“In a well-functioning democracy, we cannot undermine the critical role our news media play, and we need to ensure that digital gatekeeper companies do not abuse their dominant position that can harm the competitive process of deciding a fair revenue distribution among all stakeholders,” stated CCI in its order.

The Commission further stated that it needs to examine whether the use of snippets by Google is because of the bargaining power imbalance between the tech giant and news publishers and if it affects the referral traffic to news publishers and their monetizing abilities.

According to reports (4), the CCI has directed the director general to probe the allegations of the Association and submit the investigation reports within 60 days of the order receipt.

“The Commission is satisfied that a prima facie case is made against the alleged conduct of Google at this stage, which merits an investigation,” stated the Commission.

The investigation will look into the alleged violations of section 4(2)(a), 4(2)(b)(ii), 4(2)(c), and Section 26(1) of the Act.

“Without doubt, since Google is the gateway, it generates considerable traffic for new publishers. However, the bargaining power imbalance and denial of a fair share in the ad revenue, as alleged by the Association, merit a detailed investigation,” it stated.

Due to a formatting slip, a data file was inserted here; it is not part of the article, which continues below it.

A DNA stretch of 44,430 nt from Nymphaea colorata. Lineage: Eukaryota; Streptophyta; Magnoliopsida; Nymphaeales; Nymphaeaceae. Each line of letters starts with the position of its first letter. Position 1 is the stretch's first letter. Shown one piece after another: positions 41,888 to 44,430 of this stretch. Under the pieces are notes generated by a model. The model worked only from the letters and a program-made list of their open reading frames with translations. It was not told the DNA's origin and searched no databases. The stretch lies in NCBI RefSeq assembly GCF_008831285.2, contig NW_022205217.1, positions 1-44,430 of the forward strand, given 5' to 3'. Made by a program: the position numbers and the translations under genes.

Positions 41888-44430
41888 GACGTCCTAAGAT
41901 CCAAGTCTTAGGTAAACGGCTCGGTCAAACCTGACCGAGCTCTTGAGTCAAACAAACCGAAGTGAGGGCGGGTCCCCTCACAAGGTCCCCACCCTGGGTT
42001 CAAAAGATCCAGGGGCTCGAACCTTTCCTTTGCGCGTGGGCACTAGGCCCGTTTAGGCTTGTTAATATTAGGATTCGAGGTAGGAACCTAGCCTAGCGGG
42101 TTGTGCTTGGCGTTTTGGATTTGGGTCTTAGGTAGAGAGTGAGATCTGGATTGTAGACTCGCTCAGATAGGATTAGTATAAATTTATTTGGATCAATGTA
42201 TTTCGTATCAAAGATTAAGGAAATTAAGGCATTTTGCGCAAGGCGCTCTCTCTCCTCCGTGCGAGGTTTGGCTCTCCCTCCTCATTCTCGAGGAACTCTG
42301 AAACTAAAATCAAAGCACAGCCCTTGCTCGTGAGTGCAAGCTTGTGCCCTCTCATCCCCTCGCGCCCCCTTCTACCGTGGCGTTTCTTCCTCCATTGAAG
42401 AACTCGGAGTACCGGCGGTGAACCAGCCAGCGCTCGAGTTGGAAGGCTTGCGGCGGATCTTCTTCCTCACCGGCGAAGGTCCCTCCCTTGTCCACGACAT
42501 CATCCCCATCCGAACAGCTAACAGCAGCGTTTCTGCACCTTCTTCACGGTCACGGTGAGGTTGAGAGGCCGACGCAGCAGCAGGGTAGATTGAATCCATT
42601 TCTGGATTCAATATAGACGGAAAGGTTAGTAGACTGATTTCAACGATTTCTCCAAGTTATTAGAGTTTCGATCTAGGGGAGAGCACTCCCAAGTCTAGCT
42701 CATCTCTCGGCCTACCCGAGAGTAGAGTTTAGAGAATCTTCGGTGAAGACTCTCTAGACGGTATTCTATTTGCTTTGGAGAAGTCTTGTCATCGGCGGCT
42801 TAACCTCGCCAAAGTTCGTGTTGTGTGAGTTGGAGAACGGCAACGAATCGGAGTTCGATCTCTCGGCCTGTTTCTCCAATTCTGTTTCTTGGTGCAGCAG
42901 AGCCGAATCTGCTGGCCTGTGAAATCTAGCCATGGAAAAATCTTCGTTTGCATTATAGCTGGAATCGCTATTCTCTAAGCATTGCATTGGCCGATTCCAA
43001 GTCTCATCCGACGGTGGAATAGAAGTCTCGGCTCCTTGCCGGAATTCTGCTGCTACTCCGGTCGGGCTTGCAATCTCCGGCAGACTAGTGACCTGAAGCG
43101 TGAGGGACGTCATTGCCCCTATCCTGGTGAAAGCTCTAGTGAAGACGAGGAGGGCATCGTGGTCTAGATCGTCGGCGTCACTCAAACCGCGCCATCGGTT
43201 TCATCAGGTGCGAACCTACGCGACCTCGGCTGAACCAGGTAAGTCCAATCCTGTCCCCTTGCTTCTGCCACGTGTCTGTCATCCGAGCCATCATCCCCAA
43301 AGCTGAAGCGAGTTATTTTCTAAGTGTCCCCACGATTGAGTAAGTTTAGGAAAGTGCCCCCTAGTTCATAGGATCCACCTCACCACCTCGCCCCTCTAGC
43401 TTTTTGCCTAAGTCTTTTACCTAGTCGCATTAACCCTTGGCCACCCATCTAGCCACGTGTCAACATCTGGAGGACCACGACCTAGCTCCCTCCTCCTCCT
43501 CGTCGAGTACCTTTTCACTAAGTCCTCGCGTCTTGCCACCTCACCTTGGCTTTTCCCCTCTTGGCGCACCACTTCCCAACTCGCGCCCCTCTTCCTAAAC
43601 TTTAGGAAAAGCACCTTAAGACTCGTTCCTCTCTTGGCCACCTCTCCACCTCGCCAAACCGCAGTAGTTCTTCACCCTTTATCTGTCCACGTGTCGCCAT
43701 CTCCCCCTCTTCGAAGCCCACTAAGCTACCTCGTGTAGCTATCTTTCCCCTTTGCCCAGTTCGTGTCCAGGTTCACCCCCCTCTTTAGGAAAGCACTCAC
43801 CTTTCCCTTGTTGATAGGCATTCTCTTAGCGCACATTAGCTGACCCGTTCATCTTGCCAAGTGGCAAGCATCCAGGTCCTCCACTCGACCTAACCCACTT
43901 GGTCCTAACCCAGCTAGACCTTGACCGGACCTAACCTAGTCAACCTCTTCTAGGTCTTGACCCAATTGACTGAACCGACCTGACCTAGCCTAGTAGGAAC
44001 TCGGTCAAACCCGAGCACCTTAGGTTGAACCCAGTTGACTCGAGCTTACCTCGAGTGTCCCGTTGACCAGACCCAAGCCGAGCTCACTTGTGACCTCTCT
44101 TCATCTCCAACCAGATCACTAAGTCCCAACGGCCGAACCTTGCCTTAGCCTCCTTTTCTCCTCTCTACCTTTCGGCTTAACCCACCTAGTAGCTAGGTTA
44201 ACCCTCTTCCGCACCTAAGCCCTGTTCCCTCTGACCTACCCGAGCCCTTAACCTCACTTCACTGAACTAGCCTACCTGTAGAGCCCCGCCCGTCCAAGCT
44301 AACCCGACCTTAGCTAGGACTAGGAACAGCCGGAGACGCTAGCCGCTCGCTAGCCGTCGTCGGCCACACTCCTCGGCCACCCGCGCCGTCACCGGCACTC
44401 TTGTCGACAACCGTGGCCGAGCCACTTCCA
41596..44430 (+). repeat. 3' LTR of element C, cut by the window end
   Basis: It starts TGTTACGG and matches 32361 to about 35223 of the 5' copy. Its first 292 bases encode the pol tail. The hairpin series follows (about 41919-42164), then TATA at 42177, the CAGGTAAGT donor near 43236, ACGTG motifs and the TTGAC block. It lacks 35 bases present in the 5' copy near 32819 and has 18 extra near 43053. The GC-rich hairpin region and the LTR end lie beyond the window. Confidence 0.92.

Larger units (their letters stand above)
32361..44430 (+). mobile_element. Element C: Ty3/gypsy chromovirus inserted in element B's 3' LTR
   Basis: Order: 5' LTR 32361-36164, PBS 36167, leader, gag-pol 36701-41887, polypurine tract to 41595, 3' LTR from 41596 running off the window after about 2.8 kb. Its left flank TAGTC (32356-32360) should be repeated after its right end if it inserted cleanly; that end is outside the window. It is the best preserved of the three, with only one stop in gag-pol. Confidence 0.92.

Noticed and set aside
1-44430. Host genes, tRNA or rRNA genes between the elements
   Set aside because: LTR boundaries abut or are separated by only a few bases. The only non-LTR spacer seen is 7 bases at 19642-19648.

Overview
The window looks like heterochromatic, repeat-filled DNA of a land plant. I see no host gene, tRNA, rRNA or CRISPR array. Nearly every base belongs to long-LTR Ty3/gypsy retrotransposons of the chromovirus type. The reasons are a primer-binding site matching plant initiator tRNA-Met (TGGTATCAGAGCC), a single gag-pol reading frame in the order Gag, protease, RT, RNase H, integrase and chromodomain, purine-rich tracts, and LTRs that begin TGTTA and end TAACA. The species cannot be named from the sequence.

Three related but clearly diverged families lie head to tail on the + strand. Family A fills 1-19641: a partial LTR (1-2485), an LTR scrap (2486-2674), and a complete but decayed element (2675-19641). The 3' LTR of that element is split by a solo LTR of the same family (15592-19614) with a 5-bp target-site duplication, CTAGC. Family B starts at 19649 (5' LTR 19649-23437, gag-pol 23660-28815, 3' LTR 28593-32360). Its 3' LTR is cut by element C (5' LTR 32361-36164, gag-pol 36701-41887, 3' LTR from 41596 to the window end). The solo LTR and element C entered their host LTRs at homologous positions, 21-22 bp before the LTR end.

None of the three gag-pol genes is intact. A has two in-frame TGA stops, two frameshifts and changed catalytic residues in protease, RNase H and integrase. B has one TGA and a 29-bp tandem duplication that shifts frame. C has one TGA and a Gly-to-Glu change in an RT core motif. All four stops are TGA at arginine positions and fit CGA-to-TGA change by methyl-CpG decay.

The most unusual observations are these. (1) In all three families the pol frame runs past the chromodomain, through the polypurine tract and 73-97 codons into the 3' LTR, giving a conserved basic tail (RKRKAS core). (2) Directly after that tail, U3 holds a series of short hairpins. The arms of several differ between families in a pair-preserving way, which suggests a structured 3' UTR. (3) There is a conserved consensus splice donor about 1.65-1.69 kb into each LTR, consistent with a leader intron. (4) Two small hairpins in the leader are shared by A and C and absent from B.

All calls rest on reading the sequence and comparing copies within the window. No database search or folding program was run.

It seems that the instant information highlights the alleged bargaining power imbalance that flows from the dominant position Google enjoys as a vital partner for digital news publishers in accessing online audiences and generating digital ad revenue, believes CCI.

It also observed that the case brings forth the alleged lack of transparency and information asymmetry in the ad tech services offered by Google, which does not allow publishers to optimize their ad inventory yields.

In its order, the Commission asserted that it is of the prima facie view that Google is dominant in both relevant markets, the market for web search services and digital ad services in India. Therefore, the D.G. investigation would examine all those issues in a comprehensive manner by offering an opportunity to all concerned parties to present their case.

The Commission remarked on the developments in some nations, including France and Australia, that Google had been asked to enter into a fair and good faith negotiation with news publishers for paid licensing of content. It would address the bargaining power imbalance between the two, tackling Google’s unfair conditions (5).